This is not exactly new science here...
1) users are NOT local admins of their machines
2) Group Policy locks down nearly every aspect of their machine
3) centralized security and monitoring, AV can not be disabled, all patches/DATS auto pushed from central serevrs.
4) strict internet controls (monitored access, and only for those who need access). Internet access further protected by a white list.
5) imaged machines based on roles. Machines are never fixed for a user. If there's an issue, drop another pre-configured machine on their desk and then fix the other one (by starting with re-imaging to eliminate software issues).
6) users can not save files locally, period. MyDocuments folder is relocated to a network share through policy or logon scripts.
7) Strict corporate policies on software used in the company, electronically audited through something like SpiceWoerks or CA e-audit.
8) USB ports can not be booted from, BIOS locked out with a password. No CDRWs. Additional drives connected will only show up to admins (remove all drives other than C: and D:). Selected users who are approved to move files from the company systems to home systems only do so electronically through a web portal or through citrix etc. No thumb drives or portable media.
9) All portable computers use encryption of the whole drive. Hibernate automatically on lid close, and can only be logged onto when a domain connection is available or as local user.
10) e-mail secured by not less tha 2 different filtering technologies (from different vendors). Ability to send/receive e-mail from external sources approved on a per user/department/job role basis only. (most users should not require full e-mail access, only internal e-mail).
11) No Wifi except in conference rooms, public areas, etc. Even that is either a DMZ zone for guests, or requires MAC address pre-approval and 802.11x authentication.
It sounds harsh, but we don;t go to that extreme. MOST users (except call center folks who are monitored by the minute and simply don;t have TIME to surf when on the clock) do have limited internet access, at least to some approved news sites, local banks, and a few other places, so in a spare minute you can get some personal time without having to lug in your own personal computer and a tether-enabled cell phone... We're not cruel, but having a locked in system where users simply can't make changes to computers solves a lot of issues. If they can't store data locally, and their machines are roll based inaged, then if theyre's an issue, and they call helpdesk, the response it "someone will be by in less than 30 minutes with a replacement machine, let us know if you have trouble after that" Or "Yes, we know, that service is currently unavailable, did you not check the self help site and read the service advisory?" Help desk no longer requires technicians, only ordinary call center folks, and desktop support becomes a bunch of untrained computer movers. If there's ever a software issue, all effected machines can be identified by groups and re-imaged across the network (this is rare as the images are thourally tested, and software is a few revisions back from the bleeding edge and generally bug free, and patches can 99% of the time be uninstalled successfully if they break something).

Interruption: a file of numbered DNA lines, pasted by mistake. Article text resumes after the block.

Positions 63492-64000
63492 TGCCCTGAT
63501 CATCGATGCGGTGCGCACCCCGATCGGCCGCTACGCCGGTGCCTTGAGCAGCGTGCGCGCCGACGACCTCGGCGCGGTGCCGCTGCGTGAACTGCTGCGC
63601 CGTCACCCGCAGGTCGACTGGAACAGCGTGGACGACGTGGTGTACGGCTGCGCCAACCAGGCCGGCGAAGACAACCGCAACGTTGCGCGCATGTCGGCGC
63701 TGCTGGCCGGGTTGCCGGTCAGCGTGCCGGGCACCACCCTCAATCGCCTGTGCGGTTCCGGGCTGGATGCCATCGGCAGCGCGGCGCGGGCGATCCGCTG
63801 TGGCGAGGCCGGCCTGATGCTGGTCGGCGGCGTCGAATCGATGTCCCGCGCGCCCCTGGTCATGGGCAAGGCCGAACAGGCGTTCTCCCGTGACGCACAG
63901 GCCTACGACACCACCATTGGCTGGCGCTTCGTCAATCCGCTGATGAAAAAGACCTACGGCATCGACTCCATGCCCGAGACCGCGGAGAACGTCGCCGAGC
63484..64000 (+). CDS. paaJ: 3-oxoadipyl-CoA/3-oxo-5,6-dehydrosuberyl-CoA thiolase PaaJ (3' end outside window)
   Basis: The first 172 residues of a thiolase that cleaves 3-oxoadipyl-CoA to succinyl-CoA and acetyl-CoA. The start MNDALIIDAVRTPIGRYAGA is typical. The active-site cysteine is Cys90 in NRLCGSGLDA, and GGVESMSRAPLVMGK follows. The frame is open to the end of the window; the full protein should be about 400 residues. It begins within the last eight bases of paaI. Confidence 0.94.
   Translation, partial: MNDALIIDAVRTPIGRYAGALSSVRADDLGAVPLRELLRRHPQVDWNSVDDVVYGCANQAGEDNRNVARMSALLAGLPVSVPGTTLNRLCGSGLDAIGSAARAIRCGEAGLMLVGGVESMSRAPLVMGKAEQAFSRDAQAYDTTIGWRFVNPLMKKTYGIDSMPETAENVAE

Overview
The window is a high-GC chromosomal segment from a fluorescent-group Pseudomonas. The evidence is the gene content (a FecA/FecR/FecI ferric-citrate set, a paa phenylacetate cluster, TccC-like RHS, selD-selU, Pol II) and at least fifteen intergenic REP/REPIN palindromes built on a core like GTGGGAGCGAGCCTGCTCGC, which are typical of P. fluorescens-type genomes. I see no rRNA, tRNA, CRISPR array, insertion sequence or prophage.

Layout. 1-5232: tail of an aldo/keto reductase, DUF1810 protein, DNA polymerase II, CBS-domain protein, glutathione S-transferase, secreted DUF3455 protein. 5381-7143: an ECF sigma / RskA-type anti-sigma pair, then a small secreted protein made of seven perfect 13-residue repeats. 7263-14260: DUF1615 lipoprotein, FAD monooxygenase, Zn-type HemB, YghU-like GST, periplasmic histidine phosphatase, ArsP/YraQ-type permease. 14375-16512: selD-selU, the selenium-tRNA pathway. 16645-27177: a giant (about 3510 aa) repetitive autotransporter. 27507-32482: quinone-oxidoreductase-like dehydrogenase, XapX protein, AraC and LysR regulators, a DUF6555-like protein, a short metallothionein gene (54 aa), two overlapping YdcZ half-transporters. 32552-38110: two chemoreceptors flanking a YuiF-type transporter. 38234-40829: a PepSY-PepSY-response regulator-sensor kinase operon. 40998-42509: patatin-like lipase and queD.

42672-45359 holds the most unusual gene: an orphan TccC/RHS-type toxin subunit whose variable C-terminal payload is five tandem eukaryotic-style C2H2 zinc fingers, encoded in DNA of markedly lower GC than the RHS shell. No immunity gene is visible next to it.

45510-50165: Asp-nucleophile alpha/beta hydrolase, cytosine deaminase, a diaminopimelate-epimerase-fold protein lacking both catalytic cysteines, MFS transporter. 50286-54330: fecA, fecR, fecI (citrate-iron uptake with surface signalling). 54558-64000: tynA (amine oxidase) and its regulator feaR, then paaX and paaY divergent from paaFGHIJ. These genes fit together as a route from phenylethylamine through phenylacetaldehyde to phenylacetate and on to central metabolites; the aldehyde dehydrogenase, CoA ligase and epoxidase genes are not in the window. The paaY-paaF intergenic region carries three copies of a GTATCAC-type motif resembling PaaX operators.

We have 14,000 workstations. We have about 25 people in the workstation helpdesk supporting them all in a central call center, and about 3-4 people at each campus maintaining the hardware. We used to have over 100 people in the helpdesk. ...now if we could only get our SERVERS onto the same process (it;s in the works, but quite a bit more complicated as we support over 1000 applications across 3500 servers on 12 differnet Os platforms...)